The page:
It's also so that from a strict locality you can't use 'gravity' as something defining a 'possible universal' curvature. You can use it from a container concept in where you keep one definition of a gravitational field, being the 'inertial' far observers. But locally, free falling, actually inseparable from any other uniform motion ideally defined, there are no 'gravity' for you, inside that 'black box'.

But WMAP, Maxima etc all agree, the universe, at least the 'visible' (13.7 or 13.8 :) part of it is 'flat' measured at a 'universal scale'. so whatever curvature one need for a 'finite universe' is non existent in the visible part we have. http://curious.astro.cornell.edu/question.php?number=171

(if you read this link you will notice him using an idea of a balloon expanding, as describing inflation. But you can also use a plane, filling in 'new points' everywhere, or some other 'dimensionality'. That we find three room dimensions and one time dimension do not tell us how they come to be for us.)

Thinking of it as a infinite bulk, using my definitions the only bulk existing is what we measure to exist. Without a 'outside' only measurements define what we can observe. So whatever infinity I want to define should already be here, inside our linearity. We so much want a clock work universe, linear. But what I think we will get instead is causality. That's what defines it.
« Last Edit: 08/10/2014 16:51:58 by yor_on »
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Offline Bill S

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Re: Is infinity a misconception?
« Reply #116 on: 09/10/2014 22:38:44 »
Quote from: Ethos
It all depends on what one means when using the term; "Universe".

I think this might be less confusing if John Gribbin’s usage were followed:

Cosmos = everything that exists, or can exist.
Universe = our (in principle) observable portion of spacetime and its contents.
universe = any other universe that may, or may not, exist.

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Offline jeffreyH

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Re: Is infinity a misconception?
« Reply #117 on: 09/10/2014 22:52:59 »
We determine that the earliest light was 13.7 billion years ago and came from distance X. That distance existed 13.7 billion years ago dx will determine where that position now resides outside our light cone. As the universe has had 13.7 billion years of intervening time to continue expansion we would need to use Hubble data to see what the extent of the universe is now. That portion may already be outside the Hubble sphere and traveling away at superluminal speed exponentially. If the universe is infinite then it is growing to be larger than infinite simply because an expansion takes up more space. Therefore our view of infinity, which is a human invention, is wrong.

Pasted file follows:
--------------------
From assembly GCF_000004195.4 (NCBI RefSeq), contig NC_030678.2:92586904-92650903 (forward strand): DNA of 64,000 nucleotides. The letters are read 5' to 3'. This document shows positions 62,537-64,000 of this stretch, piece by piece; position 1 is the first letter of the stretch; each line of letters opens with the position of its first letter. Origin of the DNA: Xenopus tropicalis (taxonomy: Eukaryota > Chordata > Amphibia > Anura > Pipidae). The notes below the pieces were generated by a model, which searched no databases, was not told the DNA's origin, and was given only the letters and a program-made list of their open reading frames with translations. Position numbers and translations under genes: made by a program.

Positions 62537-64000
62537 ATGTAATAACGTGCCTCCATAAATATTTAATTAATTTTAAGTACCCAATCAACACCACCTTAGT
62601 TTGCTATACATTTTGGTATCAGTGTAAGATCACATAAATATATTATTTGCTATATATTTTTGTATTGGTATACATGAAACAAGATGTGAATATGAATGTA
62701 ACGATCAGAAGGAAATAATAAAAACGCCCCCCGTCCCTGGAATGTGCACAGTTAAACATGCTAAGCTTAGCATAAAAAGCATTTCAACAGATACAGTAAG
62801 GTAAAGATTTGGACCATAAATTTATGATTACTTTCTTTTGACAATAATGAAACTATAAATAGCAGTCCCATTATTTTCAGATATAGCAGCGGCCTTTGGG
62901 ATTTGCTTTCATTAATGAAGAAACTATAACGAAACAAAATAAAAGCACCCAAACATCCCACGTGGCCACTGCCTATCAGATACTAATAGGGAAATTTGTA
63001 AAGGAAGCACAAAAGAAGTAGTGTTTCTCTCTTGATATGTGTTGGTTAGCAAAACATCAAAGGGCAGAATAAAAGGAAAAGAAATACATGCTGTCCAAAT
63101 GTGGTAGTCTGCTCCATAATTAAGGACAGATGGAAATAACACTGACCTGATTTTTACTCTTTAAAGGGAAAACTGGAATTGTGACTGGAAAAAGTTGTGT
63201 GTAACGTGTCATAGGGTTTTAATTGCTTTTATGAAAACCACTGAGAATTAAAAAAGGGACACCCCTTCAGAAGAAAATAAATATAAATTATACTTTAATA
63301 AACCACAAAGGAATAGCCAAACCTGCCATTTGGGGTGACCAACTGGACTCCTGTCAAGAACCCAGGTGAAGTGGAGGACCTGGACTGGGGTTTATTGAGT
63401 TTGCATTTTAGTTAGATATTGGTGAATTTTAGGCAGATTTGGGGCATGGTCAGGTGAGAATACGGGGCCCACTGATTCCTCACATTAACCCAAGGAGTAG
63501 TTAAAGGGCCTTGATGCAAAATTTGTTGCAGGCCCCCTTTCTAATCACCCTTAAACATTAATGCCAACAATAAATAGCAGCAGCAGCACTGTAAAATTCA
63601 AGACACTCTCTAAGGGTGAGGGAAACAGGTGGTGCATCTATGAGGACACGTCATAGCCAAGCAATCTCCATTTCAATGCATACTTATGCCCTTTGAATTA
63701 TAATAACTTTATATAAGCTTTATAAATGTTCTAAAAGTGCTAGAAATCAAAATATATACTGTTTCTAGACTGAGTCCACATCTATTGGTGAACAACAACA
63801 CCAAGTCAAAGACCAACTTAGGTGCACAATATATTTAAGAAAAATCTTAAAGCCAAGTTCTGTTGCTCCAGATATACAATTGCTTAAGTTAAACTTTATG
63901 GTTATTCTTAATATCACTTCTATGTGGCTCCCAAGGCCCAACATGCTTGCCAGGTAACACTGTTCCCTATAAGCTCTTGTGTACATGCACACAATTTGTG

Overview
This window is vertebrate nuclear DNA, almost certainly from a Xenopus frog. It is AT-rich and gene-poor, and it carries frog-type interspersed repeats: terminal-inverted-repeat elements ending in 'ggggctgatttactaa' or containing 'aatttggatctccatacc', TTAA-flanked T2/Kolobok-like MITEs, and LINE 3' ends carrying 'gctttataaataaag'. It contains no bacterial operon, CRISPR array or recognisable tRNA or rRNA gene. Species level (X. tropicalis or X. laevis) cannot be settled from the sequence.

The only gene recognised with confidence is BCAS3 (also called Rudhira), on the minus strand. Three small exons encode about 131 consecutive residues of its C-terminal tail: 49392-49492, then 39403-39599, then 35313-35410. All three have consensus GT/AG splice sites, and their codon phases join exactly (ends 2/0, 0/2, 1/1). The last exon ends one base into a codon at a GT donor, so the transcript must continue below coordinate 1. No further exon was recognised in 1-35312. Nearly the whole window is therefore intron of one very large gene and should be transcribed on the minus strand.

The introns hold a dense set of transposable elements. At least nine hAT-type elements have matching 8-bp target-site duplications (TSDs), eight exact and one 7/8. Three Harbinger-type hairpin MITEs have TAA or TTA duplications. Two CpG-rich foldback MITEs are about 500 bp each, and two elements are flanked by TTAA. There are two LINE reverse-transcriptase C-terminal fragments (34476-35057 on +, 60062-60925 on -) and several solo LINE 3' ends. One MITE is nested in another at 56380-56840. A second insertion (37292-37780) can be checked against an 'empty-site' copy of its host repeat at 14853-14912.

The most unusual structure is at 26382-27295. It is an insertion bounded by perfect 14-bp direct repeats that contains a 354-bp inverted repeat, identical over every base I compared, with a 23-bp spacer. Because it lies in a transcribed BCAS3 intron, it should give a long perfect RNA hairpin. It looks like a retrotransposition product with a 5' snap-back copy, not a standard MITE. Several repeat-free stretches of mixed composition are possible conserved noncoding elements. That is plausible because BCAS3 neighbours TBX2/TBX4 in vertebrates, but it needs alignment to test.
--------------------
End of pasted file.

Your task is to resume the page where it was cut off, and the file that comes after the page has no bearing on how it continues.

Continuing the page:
« Last Edit: 09/10/2014 23:21:40 by jeffreyH »

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Offline chiralSPO

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Re: Is infinity a misconception?
« Reply #118 on: 10/10/2014 00:12:29 »
We determine that the earliest light was 13.7 billion years ago and came from distance X. That distance existed 13.7 billion years ago dx will determine where that position now resides outside our light cone. As the universe has had 13.7 billion years of intervening time to continue expansion we would need to use Hubble data to see what the extent of the universe is now. That portion may already be outside the Hubble sphere and traveling away at superluminal speed exponentially. If the universe is infinite then it is growing to be larger than infinite simply because an expansion takes up more space. Therefore our view of infinity, which is a human invention, is wrong.

No, *your* interpretation of infinity is wrong. Infinity is not a number. The usual arithmatic with infinity does not follow the same rules one would expect to find with real numbers:

1 + ∞ = ∞
1000000 x ∞ = ∞
∞ x ∞ = ∞

That does not mean, however that all infinities are the same, but there are an infinite number of infinities that are equivalent.

I know of ℵ null (countably infinite) and ℵ 1 (uncountably infinite), but I don't know if there are other larger (or subtler) infinities out there.

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Offline Bill S

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Re: Is infinity a misconception?
« Reply #119 on: 10/10/2014 02:34:31 »
Quote from: ChiralSPO
Infinity is not a number..................there are an infinite number of infinities.

Do you not think those two statements are contradictory?

What is an infinite number, if it is not a number?

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Offline PmbPhy